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The application I'm writing is almost complete and I'd like people who speak different languages to use it.

I'm not sure where to start, what's the difference between globalisation and culture in regards to programming?

How does one take uncommon phrases such as "this application was built to do this and that" instead of File, Open, Save etc...and turn them into say, Spanish?

Many thanks :-)

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5 Answers

up vote 5 down vote accepted

Microsoft already has a very good tutorial

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You have differents things to do to have a "globalized" application.

1) Translate every label in your forms and controls in your application

You need to set the property "Localizable" to true on every form and control. This property enables the creation of resources files in each language and region. Now, with the property "Language", you can select which language you want to support. When you select a language in the combo box list, your form (or control) will be automatically switched to this language. Now, it is your job to translate every word in the control. As soon as you do a modification, Visual Studio will create a resource file for the specific language. (Per example, MyForm.fr-FR.resx for French-France).

2) Import every hardcoded string in your code into a resx file

Create a resource file (personnally, I use StringTable.resx) and add every string to translate in this file. After that, create a resource file for every language that you want to support and translate the strings in each file. Per example, if you want to support French, you create StringTable.fr.resx or StringTable.fr-FR.resx for French-France. With ResourceManager class, you can load each string.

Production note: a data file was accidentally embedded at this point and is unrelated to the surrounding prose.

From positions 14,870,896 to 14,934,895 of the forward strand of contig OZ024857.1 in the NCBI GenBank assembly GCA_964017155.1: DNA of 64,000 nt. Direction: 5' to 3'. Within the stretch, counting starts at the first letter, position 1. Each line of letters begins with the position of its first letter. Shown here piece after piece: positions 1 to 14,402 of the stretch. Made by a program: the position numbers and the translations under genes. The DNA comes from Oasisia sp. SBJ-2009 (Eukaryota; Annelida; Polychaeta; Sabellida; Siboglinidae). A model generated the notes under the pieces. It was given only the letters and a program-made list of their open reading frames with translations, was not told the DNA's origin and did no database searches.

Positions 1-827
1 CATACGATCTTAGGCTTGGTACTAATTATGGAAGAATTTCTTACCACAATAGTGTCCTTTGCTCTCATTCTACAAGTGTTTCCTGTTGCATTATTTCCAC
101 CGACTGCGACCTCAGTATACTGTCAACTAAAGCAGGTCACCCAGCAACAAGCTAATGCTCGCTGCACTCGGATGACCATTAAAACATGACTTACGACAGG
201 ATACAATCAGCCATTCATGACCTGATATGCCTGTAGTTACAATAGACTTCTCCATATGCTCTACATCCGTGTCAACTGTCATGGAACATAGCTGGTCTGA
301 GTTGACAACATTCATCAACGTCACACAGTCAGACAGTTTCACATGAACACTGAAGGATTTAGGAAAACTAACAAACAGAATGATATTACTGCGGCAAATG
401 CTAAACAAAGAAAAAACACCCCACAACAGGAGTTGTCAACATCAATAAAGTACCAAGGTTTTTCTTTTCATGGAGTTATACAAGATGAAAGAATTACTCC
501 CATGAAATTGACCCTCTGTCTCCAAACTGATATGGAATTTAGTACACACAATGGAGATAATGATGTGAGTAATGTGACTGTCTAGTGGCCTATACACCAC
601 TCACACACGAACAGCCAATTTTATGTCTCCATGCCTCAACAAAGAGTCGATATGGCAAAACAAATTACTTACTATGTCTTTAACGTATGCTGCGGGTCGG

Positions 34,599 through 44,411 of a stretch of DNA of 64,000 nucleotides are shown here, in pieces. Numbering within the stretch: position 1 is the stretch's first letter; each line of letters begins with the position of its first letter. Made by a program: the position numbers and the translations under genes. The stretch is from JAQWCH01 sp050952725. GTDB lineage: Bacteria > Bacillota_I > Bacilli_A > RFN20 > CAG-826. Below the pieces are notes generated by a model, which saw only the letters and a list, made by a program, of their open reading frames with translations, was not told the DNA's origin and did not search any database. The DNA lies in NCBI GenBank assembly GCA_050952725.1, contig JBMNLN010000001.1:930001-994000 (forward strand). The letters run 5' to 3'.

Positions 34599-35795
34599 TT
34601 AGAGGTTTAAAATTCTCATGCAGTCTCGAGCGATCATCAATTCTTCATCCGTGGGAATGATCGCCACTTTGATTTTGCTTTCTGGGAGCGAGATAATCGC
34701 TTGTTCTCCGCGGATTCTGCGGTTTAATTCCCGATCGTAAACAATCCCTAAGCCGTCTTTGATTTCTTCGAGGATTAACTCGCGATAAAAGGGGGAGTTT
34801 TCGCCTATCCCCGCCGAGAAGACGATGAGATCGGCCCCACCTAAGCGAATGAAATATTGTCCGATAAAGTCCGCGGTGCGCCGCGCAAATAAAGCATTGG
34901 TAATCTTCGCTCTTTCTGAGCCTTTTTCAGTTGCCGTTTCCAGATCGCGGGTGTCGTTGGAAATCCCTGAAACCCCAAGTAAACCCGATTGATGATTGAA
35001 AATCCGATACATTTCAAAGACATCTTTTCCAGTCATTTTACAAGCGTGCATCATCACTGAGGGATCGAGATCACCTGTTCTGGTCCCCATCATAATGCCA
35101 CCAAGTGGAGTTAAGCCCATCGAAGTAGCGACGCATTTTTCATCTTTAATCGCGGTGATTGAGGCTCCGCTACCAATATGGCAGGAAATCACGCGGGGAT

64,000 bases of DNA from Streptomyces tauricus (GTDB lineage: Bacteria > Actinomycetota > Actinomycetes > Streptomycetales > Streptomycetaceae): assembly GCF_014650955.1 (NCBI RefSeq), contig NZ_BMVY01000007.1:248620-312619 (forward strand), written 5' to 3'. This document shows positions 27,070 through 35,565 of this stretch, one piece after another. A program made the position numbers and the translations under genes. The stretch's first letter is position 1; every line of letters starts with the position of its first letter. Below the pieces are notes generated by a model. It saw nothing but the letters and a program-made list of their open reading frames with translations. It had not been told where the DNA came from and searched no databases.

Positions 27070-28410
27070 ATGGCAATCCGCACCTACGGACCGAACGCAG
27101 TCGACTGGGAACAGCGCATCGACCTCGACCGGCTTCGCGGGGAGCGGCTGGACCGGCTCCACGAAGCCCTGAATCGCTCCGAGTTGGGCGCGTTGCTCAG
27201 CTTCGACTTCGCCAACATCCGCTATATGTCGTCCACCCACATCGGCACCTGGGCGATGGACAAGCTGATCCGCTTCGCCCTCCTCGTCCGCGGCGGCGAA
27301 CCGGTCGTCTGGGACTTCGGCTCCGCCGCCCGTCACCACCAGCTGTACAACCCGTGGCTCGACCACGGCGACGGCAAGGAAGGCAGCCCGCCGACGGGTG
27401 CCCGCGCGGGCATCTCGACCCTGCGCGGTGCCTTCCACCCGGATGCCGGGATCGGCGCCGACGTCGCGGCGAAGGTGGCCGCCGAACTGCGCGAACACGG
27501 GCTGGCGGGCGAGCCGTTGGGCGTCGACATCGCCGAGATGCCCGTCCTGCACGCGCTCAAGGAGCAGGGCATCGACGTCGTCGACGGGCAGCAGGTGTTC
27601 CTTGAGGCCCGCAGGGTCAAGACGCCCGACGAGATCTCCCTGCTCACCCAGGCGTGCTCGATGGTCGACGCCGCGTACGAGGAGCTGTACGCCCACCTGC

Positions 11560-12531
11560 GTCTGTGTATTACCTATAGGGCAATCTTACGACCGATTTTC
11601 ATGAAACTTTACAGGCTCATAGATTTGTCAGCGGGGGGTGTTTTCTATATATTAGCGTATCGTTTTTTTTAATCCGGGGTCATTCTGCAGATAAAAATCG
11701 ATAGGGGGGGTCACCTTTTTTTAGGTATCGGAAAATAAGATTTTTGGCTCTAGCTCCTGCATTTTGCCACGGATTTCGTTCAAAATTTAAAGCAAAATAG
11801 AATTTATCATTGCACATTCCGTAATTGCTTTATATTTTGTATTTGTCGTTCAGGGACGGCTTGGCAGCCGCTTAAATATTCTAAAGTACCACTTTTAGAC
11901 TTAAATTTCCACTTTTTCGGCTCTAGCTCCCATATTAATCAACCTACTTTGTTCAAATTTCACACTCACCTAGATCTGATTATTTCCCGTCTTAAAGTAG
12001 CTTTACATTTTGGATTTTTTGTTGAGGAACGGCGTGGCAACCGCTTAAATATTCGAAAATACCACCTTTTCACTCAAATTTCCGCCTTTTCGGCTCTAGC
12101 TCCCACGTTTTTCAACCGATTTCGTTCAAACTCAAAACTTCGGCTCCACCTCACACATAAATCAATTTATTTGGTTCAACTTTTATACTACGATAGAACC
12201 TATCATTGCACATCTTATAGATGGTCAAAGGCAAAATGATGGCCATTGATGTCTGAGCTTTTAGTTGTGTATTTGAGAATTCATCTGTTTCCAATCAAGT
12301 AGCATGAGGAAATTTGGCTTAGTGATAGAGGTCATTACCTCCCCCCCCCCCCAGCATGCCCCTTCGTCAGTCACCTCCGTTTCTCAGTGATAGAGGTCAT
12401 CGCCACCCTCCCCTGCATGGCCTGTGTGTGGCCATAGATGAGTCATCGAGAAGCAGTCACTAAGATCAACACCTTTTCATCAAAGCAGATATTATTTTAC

Note: If you are using Visual Studio 2005 or 2008, you already have a resource files created by default.

3) You need to elaborate your forms and controls wisely

Guidelines from Microsoft: Microsoft Guidelines

4) Dealing with Date and Numbers

If your application creates data files which can be send to other user in other region, you need to think about it when you save your data in the file. So, always stock your datetime in UTC and do the conversion in local only when you load the information. The same thing applies to decimal number especially if they are stored in text.


When you will compile your application, Visual Studion will create satellite file like MyApplication.fr.dll in a subfolder fr. To load this dll, you need to switch the language of the current thread at the startup of your application.

Here the code:

CultureInfo ci = new CultureInfo("fr");
Thread.CurrentThread.CurrentUICulture = ci;
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All your queries shall be answered in the book below. The initial chapters explain all the main concepts and terminology and fancy abbreviations like i18n. Didn't get time to read it till the end.. but good till the point I read. Recommended if you are serious about doing it the right way and have the time :)

http://www.amazon.com/NET-Internationalization-Developers-Applications-Development/dp/0321341384 Image

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For a very simple system, create an interface which defines methods like GetSaveText(), etc. and allow assemblies like this to be plugged in to your application.

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This should be a pretty good solution for anywhere from 10-1000 strings:

Have a resource file for each locale. I don't know .NET but I'm sure there is some common way to do this. Then, in your resource-fetching code, load the appropriate one based on your user's the browser locale setting. Ask this code to fetch you the proper string for some key.

Example file contents, if I were to implement it from scratch:

resources.en:

save=Save
close=Close
ok=OK
areYouSure=Are you sure?

resources.es:

save=I don't know how to say anything in Spanish, oops
close=...
ok=...
areYouSure=...
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